Listen: White House, Truman Family, Harry Truman discussed on Omnibus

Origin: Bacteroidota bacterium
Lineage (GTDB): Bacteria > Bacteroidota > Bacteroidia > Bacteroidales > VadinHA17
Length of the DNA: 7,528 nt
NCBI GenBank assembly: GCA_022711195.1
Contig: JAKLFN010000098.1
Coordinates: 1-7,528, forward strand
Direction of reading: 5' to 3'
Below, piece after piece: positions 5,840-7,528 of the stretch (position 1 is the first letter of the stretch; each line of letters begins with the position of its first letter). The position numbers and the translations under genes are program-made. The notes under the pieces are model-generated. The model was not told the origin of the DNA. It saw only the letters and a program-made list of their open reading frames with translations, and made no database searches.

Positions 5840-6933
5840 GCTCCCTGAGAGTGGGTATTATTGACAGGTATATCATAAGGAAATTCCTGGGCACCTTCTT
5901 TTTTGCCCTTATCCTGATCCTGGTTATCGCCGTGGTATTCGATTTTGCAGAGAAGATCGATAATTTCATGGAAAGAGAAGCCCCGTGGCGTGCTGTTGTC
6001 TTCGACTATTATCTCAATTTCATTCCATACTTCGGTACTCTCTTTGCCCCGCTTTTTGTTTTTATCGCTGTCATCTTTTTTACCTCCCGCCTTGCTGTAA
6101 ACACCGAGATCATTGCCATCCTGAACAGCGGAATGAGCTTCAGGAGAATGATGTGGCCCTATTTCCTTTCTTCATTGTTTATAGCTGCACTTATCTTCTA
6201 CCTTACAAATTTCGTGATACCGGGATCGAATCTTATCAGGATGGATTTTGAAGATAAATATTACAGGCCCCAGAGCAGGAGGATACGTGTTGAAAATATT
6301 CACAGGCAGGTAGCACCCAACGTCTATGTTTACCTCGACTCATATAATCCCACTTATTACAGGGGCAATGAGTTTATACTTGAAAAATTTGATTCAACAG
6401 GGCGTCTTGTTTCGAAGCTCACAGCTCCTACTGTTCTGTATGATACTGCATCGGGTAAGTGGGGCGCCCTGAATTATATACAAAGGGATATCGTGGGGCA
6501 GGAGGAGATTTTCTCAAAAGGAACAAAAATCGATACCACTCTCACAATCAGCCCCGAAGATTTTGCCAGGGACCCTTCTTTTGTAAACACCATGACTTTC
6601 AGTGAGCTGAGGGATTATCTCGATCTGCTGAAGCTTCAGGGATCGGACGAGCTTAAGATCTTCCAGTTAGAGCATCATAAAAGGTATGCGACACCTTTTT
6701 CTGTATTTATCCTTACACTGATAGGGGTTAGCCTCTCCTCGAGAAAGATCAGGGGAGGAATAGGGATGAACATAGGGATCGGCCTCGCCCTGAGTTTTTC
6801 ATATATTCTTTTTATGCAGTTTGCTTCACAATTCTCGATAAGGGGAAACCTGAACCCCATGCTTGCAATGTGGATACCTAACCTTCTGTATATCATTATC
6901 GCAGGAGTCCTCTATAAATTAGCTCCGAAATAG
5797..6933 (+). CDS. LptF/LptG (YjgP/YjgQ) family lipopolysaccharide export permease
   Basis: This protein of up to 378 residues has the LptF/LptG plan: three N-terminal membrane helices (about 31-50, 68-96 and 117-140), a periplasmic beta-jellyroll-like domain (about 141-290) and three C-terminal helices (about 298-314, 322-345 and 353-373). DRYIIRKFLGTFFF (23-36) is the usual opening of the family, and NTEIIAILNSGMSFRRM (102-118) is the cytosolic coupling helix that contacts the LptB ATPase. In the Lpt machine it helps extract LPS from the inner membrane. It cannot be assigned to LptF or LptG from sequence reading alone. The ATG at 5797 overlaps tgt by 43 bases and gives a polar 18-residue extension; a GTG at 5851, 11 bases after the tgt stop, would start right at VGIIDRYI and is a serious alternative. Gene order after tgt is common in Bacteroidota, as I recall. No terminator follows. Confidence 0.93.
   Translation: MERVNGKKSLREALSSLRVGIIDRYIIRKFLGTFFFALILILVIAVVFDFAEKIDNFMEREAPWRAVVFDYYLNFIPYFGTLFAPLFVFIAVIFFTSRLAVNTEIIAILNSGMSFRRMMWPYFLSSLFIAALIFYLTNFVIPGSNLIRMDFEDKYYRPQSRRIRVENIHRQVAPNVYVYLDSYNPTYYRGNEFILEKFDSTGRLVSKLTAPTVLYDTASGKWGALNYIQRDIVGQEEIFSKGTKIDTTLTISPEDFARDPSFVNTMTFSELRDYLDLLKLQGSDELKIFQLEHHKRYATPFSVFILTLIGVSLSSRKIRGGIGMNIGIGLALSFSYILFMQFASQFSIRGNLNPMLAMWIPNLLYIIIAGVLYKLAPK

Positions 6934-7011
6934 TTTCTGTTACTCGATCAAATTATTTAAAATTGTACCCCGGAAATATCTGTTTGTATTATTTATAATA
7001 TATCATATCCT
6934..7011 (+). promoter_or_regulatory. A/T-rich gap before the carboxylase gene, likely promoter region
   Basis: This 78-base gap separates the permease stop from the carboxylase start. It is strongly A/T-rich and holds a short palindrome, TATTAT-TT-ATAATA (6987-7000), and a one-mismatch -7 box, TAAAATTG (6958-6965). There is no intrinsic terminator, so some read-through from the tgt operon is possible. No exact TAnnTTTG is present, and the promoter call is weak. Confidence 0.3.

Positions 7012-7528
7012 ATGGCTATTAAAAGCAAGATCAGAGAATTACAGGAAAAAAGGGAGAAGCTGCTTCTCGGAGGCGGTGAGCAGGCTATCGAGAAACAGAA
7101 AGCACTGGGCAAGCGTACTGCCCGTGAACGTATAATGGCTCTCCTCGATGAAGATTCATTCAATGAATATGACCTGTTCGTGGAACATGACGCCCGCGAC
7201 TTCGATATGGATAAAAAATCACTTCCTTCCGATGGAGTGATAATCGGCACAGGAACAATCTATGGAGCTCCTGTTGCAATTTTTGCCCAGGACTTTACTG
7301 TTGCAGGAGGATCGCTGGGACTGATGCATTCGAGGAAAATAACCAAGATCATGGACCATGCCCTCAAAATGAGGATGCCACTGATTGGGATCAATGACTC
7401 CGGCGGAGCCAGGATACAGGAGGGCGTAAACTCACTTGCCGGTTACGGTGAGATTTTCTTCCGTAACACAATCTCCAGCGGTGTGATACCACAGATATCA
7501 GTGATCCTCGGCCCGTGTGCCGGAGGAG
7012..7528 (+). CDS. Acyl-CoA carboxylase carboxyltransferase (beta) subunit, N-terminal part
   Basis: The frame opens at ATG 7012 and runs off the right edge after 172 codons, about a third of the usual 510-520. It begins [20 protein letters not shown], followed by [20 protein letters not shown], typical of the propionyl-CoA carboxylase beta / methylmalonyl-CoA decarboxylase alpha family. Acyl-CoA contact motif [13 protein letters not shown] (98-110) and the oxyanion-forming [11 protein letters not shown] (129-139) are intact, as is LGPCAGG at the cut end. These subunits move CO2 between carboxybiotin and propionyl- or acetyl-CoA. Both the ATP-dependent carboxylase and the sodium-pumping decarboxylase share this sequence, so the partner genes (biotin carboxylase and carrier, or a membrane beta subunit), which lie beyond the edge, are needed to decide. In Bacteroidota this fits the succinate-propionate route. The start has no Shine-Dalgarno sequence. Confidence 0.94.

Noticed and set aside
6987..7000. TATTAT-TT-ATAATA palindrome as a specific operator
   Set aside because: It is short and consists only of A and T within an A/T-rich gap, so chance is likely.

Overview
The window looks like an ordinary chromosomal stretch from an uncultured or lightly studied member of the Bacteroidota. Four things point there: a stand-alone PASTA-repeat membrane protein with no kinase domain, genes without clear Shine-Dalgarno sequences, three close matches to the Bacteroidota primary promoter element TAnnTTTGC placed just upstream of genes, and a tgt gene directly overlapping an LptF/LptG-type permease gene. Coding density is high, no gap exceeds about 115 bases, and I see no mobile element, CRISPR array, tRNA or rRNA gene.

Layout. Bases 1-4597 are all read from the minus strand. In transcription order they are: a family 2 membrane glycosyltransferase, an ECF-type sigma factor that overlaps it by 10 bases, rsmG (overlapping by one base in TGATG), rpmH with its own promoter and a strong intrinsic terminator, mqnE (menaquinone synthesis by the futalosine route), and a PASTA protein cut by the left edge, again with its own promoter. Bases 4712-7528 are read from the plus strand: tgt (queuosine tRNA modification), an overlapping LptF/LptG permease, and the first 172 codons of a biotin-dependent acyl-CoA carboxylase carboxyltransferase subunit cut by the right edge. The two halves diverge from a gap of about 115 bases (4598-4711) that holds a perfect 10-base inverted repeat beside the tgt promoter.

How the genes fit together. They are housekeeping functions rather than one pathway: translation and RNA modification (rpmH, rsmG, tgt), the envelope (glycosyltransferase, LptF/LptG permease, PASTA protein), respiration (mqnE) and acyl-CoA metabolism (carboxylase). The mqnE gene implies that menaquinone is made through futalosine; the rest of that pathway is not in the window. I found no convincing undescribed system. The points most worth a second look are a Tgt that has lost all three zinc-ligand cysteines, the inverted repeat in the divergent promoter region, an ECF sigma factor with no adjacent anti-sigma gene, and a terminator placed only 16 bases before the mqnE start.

"And at a certain point, there was a campaign that was somewhat some partially sponsored by the March of dimes to actually build a swimming pool for FDR because he had polio. He needed the kind of recruiter tive ex. Cise of of swimming. So I guess it was publicly known that he had polio even though they tried to not photograph him in the wheelchair was, yeah, it was understood that he was that mildly disabled, but in general, they tried to portray him as HALE and hearty trust pas. Is that tough at the height of the depression to get people behind giving the president, a swimming pool? Well, it was a March of dimes thing like everybody given nickel or something. And I think by that point, I would not give employees nickel one plug nickel to give the president today, a swimming pool. Well, they built him assuming pool of beautiful swimming pool actually in the west wing, the long, long colonnade that they walk along in. So many old newsreels actually was outside of this long. Beautiful swimming isn't it isn't the pressroom now I remember in that, right? Yeah. So in nineteen seventy Nixon decided that he was a Quaker, he didn't believe in swimming. He didn't believe in swimming, and he thought it was he what Nixon liked to do was ruined. Everybody's fun. And so he. Turned it into the pressroom again as an effort to move the press somewhere else. Somewhere they could be managed. Now, Gerald, Ford wanted a swimming pool and actually had a swimming, another swimming pool constructed outside. Do you think that was the whole purpose behind Watergate? He was trying to force in out and get the pool back. It was part of whip inflation. And give you. So by the time Truman occupied the White House in nineteen forty five on the death of FDR. The White House was beginning to be like visibly unsafe, shabby. And probably most people didn't know it. Most people didn't know it, although it started to be apparent because when they would have big balls in the White House ballroom, the chandelier would sway sway so much that the crystal aspects of it would tinkle Termine said it sagged and moved like a ship at sea. Yeah, and it started to the the, the Truman family recognized that the building was falling apart, and there was a bathtub of that and trimmer joke that he might at some point fall into a reception naked in his bathtub, and that would that would certainly shocked the nation. And because he was a very well endowed president. As everyone knows. He's a humble man. He was humble man, but he didn't wanna flaunt it. So through the whole, I Truman administration, they were living in this house that was crumbling around them and in one thousand nine hundred forty eight actually a leg of their piano on the second floor fell through the floor just fell fell through the floor, and it was deemed I think rightly enough of ended an emergency. His daughter is playing again suddenly clunk, like he's going to worry about Margaret falling through the floor at some well and long with a piano. I mean, it's one thing to fall through the floor of the White House. It's another thing to ride a piano down. Is this an Oscar Wilde thing that I don't know is a tragedy to lose one daughter, but it doesn't give us are, but a tragedy to lose piano. So the commission on the renovation was formed and they went about kind of taking the floor up and the walls apart and looking inside and the Truman's moved out. Well, not yet. Oh, they're still looking. Yeah, they're the commission is like, let's see what's going on Laura Tori panel. And they realized that the the only thing holding up the White House was just tradition was like it was structurally completely unsafe and unsound and falling apart. Well, at the same time, Harry Truman wanted to add his own modification to the White House, which was the Truman balcony. Oh yeah. So on the on the colonnade facing the back, if you look at very old photographs of it through most of the White House's history, it's a, it's an an empty space. The pillars go from the roof down to the ground and the second floor had. Some ratty looking awnings and they would stand under the awnings and give speeches and so forth. And Truman wanted to put a balcony that was inside of that colonnade.."